When a U.S. court ruled last week that German firm SolarWorld couldn’t invoke European cartel law to avoid paying hundreds of millions of dollars to a U.S. supplier, the potential impact didn’t sink in right away.
But by Monday, growing numbers of SolarWorld investors were beginning to grasp the ruling’s implications. As a result, Europe’s biggest solar panel maker lost half its value within one hour and closed the day 26 percent down. On Tuesday the spiral continued.
The chance that SolarWorld could lose the long-running dispute is now far greater. The U.S. court has removed its chief argument.
And it’s not just any old legal dispute. Michigan-based silicon supplier, Hemlock Semiconductor, sued SolarWorld in 2013 for breach of contract and sought $800 million in damages. For Bonn-based SolarWorld — which claims revenues of €575 million, or about $630 million — the potential cost threatens the company’s very existence.
The chance that SolarWorld could lose the long-running dispute is now far greater. The U.S. District Court in Michigan has in practice removed its chief argument.
“SolarWorld has always invoked the cartel law as its core argument,” said Arash Roshan Zamir, an analyst at Warburg Research. “Now that is gone.”
Germany’s last major solar panel manufacturer continues to maintain it has other far-reaching arguments to bring forward in trial, but has so far been scanty on the details.
“We have no indications of how SolarWorld proposes to continue its defense and whether they have arguments of equal value,” said Mr. Roshan Zamir.
SolarWorld, meantime, dismisses media reports on the latest development, which first appeared last week in the Wall Street Journal, as “misleading.” “The company sees no increase in the risk since the beginning of proceedings,” it said in a statement.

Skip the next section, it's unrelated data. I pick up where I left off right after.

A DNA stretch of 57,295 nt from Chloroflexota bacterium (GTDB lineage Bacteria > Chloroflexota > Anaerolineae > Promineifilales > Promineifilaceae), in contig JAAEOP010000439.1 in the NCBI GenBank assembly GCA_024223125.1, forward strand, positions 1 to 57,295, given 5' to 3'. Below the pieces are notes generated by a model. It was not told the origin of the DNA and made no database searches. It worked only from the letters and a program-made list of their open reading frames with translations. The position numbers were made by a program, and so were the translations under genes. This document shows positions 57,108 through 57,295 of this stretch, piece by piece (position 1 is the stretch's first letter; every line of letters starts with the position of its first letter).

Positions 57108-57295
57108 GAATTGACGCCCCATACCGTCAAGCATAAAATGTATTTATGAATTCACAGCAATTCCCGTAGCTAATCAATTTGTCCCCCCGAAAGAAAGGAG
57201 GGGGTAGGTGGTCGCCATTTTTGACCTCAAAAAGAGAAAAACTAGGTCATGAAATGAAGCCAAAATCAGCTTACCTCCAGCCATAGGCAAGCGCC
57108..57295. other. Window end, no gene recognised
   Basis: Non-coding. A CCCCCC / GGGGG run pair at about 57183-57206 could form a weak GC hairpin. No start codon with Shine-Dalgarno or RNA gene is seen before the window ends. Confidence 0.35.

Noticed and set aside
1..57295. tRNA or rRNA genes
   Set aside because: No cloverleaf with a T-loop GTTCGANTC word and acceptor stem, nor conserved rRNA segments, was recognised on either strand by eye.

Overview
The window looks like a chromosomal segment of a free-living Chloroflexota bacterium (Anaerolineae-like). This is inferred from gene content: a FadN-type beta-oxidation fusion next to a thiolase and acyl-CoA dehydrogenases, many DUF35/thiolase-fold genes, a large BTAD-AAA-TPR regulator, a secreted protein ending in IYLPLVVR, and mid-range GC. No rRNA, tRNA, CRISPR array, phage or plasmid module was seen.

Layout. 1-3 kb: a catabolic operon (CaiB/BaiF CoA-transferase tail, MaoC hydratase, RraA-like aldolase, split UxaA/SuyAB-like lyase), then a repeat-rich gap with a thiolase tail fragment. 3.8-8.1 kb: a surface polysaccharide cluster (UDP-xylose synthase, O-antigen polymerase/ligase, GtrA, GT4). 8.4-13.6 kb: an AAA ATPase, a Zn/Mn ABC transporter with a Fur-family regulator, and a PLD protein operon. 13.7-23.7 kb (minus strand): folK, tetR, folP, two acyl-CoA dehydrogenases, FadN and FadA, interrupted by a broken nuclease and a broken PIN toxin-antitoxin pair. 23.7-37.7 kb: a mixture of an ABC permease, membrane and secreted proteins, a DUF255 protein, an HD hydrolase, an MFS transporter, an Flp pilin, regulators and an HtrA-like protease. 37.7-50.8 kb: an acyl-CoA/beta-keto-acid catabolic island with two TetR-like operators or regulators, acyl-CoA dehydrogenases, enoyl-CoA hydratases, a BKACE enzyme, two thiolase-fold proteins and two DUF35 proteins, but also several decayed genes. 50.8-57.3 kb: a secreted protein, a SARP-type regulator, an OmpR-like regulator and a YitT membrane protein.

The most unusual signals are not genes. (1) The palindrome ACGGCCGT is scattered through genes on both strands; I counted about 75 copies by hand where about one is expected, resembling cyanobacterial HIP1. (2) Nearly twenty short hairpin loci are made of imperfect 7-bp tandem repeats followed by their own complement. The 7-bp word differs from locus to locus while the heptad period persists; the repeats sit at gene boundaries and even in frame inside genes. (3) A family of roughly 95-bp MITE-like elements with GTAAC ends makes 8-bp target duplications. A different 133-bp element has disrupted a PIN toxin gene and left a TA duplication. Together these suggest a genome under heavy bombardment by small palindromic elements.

For now, the board member in charge of finances, Philip Koecke, has to make countless telephone calls trying to reassure nervous investors.
But shareholders are wary. SolarWorld has made no balance sheet provisions for “unfavorable contracts,” according to its annual report.
The German corporate governance expert, Christian Strenger, said this amounts to negligence and raised the issue at SolarWorld’s annual general meeting last May. He upbraided the company’s chief, Frank Asbeck, ”for having few convincing arguments” for failing to make provisions for the legal disputes.
SolarWorld, on the other hand, maintains the risk was “continually taken into account.”
The company is working on the asumption that it will be able to reach an out-of-court settlement with Hemlock Semiconductor, as it has done with all other silicon suppliers.
Just last year, SolarWorld reached an agreement with the Munich-based chemical company, Wacker Chemie, for damages in the double-digit millions. According to its annual report, SolarWorld has made adjustments of around €106 million since 2013, in connection with newly regulated silicon supply contracts.
But even if SolarWorld settles with Hemlock out of court, the financial outlook is still extremely poor. At the end of June, the company presided over liquid assets of €141 million, or $153 million.
Moreover, Mr. Asbeck recently conceded there would not be a turnaround this year. In other words, despite all of his claims to the contrary, SolarWorld will again lose money in 2015.
Mr. Asbeck founded SolarWorld in 1998 and profited for years from generous subsidies paid for solar and wind power in Germany. At the peak of the solar boom SolarWorld was worth about €1.5 billion.
But increasing competition from Asia and a reduction in subsidies saw the company fall from grace. In 2012, the one-time showpiece enterprise fell deeply into the red. Only because shareholders waived 95 percent of their capital was Mr. Asbeck able to save his company.
Now once again, because of the $800 million lawsuit in the United States, Mr. Asbeck is left to fear for his life’s work. His investors share his concerns.
Franz Hubik writes for Handelsblatt and Wirtschaftswoche. To contact the author: firstname.lastname@example.org